It’s time to face the truth.
When was the last time you checked a text, made a call, or dropped a ketchup covered French fry on your lap while driving?
How many of your “near misses” as a pedestrian, or in a vehicle, have involved a driver with a cell phone in their hand?
Our technologies have conditioned us to immediately respond to a like, text, post or call from our mobile device. Furthermore, our “on-the-move” society of modern conveniences, makes it more likely for us to combine daily functions – like applying make-up or eating fast food while driving, for example.
In fact, studies show that 77% of young adults feel somewhat confident that they can safely text and drive while 55% claim that it’s easy to do so. In reality, only about 2% of the population can successfully demonstrate the ability to effectively multi-task. Think of a fighter pilot – can you fly an F22 at Mach 2?
- Distracted driving statistics show the real story:
- A crash typically happens within an average of three seconds after a driver is distracted.
- Cell phone use accounts for nearly 23% of all accidents in the United States. According to the US Department of Transportation that figure approximates to 1.6 million auto crashes each year.
- Of those, 500K+ drivers are injured, with 6000, being killed each year by distracted driving.
- According to the Virginia Tech Transportation Institute, texting while driving increases the likelihood of an auto accident by 6 times that of driving while intoxicated.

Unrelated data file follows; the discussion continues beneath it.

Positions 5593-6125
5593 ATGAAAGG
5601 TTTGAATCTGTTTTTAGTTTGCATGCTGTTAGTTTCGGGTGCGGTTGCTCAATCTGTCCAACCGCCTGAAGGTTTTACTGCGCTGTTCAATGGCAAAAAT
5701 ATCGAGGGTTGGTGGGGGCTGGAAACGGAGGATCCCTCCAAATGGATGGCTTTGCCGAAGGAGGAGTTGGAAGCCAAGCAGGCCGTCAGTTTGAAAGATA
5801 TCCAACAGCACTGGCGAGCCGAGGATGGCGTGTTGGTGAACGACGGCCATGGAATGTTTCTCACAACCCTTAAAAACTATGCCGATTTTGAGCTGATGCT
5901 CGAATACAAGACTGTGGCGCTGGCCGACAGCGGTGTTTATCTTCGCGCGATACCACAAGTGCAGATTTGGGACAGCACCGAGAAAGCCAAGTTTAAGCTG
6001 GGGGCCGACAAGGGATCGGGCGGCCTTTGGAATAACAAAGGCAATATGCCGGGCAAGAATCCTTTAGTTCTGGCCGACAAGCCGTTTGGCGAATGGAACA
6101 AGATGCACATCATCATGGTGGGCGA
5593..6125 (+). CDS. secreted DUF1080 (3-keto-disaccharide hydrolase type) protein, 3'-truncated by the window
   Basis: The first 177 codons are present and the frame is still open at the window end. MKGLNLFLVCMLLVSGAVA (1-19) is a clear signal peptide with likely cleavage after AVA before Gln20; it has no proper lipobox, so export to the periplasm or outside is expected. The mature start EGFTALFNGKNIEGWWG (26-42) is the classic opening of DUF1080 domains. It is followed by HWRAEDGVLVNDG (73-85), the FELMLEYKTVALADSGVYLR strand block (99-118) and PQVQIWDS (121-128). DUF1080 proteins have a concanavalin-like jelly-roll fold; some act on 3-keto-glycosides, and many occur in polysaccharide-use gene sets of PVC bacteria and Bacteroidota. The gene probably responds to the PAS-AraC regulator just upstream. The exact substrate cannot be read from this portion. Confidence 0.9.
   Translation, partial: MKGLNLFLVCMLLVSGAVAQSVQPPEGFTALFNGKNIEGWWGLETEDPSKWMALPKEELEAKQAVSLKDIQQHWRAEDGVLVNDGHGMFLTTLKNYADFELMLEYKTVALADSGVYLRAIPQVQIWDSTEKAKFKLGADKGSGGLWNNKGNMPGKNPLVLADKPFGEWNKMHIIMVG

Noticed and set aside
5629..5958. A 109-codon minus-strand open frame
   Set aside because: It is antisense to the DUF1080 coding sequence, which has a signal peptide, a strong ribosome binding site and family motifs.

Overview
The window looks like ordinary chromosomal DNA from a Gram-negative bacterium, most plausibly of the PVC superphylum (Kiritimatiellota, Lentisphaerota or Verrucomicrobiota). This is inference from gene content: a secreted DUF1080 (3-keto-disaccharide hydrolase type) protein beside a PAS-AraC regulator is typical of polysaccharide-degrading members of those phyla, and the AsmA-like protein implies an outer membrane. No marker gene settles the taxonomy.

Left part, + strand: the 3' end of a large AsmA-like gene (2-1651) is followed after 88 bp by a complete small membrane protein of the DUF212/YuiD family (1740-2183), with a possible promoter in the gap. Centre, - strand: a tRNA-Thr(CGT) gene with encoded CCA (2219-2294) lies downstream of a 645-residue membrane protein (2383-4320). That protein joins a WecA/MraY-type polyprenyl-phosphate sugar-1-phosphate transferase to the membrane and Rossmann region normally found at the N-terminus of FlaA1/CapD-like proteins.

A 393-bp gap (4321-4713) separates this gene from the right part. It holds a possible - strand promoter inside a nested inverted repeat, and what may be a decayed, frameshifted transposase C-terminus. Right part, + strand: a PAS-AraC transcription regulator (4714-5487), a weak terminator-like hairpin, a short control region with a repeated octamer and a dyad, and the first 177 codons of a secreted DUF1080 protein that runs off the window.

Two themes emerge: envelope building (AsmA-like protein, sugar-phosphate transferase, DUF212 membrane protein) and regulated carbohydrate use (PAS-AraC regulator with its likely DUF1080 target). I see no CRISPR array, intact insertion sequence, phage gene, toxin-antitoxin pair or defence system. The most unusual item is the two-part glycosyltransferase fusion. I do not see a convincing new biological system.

- During any point of the day, 11% of drivers are talking on their cell phones, according to the Nation Highway Traffic Safety Administration.
- Distracted driving falls into any, or all, of following types:
- Visual (eyes off the road)
- Manual (reaching for something or manipulating an object)
- Cognitive (mind off the task of driving)
Texting while driving incorporates all three at once! In fact, anytime you peak at a text or see who is calling – an average of 5 seconds will pass. At 55 mph, you’ve just covered the length of a football field in that duration of time.
Imagine driving that distance with a blindfold on. Would you accept the challenge and responsibility that follows? Driving a motor vehicle requires us all to safeguard ourselves and others who share the road with us.
Make a commitment starting today to NEVER drive distracted. If you have an incoming text, or call – take it later. Need to eat on the run or apply make-up before your after-lunch meeting; wait till you’re parked.
In order to make a difference we need to change our perceptions and behaviors around distracted driving. Understand that in order to change we must acknowledge the problem within ourselves and commit to focusing on the road only. Secondly, don’t accept anything less from drivers of vehicles in which you are a passenger.
Another way to avoid distractions is to keep on top of scheduled maintenance and necessary repairs so that your vehicle itself doesn’t become a distraction. Come to any NAPA AutoCare center and we can help you with that.